Twenty Wishes


Chapter 1

It was six o'clock on Valentine's Day, an hour that should have marked the beginning of a celebration - the way it had when she and Robert were married. When Robert was alive. But tonight, on the most romantic day of the year, thirty-eight-year-old Anne Marie Roche was alone. Turning over the closed sign on the door of Blossom Street Books, she glanced at the Valentine's display with its cutout hearts and pink balloons and the collection of romance novels she didn't read anymore. Then she looked outside. Streetlights flickered on as evening settled over the Seattle neighborhood.

The truth was, Anne Marie hated her life. Well, okay, hate was putting it too strongly. After all, she was healthy, reasonably young and reasonably attractive, financially solvent, and she owned the most popular bookstore in the area. But she didn't have anyone to love, anyone who loved her. She was no longer part of something larger than herself. Every morning when she woke, she found the other side of the bed empty and she didn't think she'd ever get accustomed to that desolate feeling.

Her husband had died nine months ago. So, technically, she was a widow, although she and Robert had been separated. But they saw each other regularly and were working on a reconciliation.

Then, suddenly, it was all over, all hope gone. Just when they were on the verge of reuniting, her husband had a massive heart attack. He'd collapsed at the office and died even before the paramedics could arrive.

Anne Marie's mother had warned her about the risks of marrying an older man, but fifteen years wasn't that much older. Robert, charismatic and handsome, had been in his mid-forties when they met. They'd been happy together, well matched in every way but one.

Anne Marie wanted a baby.

Robert hadn't.

He'd had a family - two children - with his first wife, Pamela, and wasn't interested in starting a second one. When she'd married him, Anne Marie had agreed to his stipulation. At the time it hadn't seemed important. She was madly in love with Robert - and then two years ago it hit her. This longing, this need for a baby, grew more and more intense, and Robert's refusal became more adamant. His solution had been to buy her a dog she'd named Baxter. Much as she loved her Yorkie, her feelings hadn't changed. She'd still wanted a baby.

The situation wasn't helped by Melissa, Robert's twenty-four-year-old daughter, who disliked Anne Marie and always had. Over the years Anne Marie had made many attempts to ease the tension between them, all of which failed. Fortunately she had a good relationship with Brandon, Robert's son, who was five years older than his sister.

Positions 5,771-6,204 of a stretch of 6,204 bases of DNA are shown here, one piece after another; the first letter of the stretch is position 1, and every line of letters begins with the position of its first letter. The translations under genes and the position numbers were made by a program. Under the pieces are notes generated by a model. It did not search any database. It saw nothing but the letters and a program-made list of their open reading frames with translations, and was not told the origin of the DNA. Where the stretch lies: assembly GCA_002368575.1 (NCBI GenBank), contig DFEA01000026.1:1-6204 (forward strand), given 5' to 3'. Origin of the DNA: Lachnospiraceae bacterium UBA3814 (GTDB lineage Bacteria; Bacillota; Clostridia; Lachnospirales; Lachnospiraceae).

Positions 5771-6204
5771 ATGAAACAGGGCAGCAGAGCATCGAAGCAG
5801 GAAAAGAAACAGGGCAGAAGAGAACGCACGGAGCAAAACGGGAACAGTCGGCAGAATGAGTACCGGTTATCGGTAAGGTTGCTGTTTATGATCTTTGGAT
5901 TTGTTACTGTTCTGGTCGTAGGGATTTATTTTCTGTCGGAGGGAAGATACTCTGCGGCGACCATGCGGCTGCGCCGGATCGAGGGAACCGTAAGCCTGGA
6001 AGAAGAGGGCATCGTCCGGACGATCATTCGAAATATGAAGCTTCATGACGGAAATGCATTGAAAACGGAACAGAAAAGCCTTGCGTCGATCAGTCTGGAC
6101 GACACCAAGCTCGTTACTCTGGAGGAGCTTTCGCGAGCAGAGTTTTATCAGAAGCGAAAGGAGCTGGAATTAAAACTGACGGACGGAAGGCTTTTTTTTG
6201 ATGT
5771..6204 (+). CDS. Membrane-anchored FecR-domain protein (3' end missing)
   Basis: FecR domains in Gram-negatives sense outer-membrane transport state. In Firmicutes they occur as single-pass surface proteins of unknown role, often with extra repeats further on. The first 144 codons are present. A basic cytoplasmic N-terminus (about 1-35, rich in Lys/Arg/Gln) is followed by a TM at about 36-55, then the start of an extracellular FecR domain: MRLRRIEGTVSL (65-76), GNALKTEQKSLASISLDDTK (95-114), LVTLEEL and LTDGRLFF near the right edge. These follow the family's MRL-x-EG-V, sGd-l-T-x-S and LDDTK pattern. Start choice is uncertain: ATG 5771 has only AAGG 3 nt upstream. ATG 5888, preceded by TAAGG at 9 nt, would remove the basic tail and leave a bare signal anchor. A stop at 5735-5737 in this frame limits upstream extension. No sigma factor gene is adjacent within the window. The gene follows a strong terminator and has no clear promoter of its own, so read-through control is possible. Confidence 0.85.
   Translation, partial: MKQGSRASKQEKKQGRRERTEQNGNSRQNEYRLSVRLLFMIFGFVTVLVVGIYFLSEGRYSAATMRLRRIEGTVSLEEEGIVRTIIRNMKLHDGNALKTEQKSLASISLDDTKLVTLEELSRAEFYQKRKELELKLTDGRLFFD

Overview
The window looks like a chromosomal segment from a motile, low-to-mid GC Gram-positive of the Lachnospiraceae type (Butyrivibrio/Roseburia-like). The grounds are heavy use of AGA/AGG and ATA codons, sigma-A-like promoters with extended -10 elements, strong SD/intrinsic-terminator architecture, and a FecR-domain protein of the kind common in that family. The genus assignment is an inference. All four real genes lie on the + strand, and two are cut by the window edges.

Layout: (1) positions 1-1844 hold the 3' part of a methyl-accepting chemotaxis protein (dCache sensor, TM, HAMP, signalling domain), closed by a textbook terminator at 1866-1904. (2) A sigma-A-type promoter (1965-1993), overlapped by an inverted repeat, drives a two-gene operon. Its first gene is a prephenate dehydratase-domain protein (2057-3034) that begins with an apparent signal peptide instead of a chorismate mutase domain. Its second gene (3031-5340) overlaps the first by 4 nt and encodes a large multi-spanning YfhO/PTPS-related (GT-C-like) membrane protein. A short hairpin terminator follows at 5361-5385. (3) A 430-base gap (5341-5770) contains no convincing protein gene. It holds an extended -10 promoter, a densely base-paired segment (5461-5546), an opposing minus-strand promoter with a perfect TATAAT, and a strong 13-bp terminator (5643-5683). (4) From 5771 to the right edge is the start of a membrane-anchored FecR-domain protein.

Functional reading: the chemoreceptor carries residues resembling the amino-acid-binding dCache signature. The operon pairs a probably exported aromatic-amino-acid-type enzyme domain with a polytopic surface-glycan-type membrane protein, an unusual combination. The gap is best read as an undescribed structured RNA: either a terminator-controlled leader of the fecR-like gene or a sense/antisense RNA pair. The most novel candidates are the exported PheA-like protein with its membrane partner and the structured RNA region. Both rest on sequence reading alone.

When problems arose in Anne Marie and Robert's marriage, Melissa hadn't been able to disguise her glee. Her stepdaughter seemed absolutely delighted when Robert moved out the autumn before last, seven months before his death.

Anne Marie didn't know what she'd done to warrant such passionate loathing, other than to fall in love with Melissa's father. She supposed the girl's ardent hope that her parents would one day remarry was responsible for her bitterness. Every child wanted his or her family intact. And Melissa was a young teen when Anne Marie married Robert - a hard age made harder by the family's circumstances. Anne Marie didn't blame Robert's daughter, but his marriage to Pamela had been dead long before she entered the picture. Still, try as she might, Anne Marie had never been able to find common ground with Melissa. In fact, she hadn't heard from her since the funeral.

Anne Marie opened the shop door as Elise Beaumont approached. Elise's husband, Maverick, had recently passed away after a lengthy battle with cancer. In her mid-sixties, she was a retired librarian who'd reconnected with her husband after nearly thirty years apart, only to lose him again after less than three. She was a slight, gray-haired woman who'd become almost gaunt, but the sternness of her features was softened by the sadness in her eyes. A frequent patron of the bookstore, she and Anne Marie had become friends during the months of Maverick's decline. In many ways his death was a release, yet Anne Marie understood how difficult it was to let go of someone you loved.

"I was hoping you'd come," Anne Marie told her with a quick hug. She'd closed the store two hours early, giving Steve Handley, her usual Thursday-night assistant, a free evening for his own Valentine celebration.

Elise slipped off her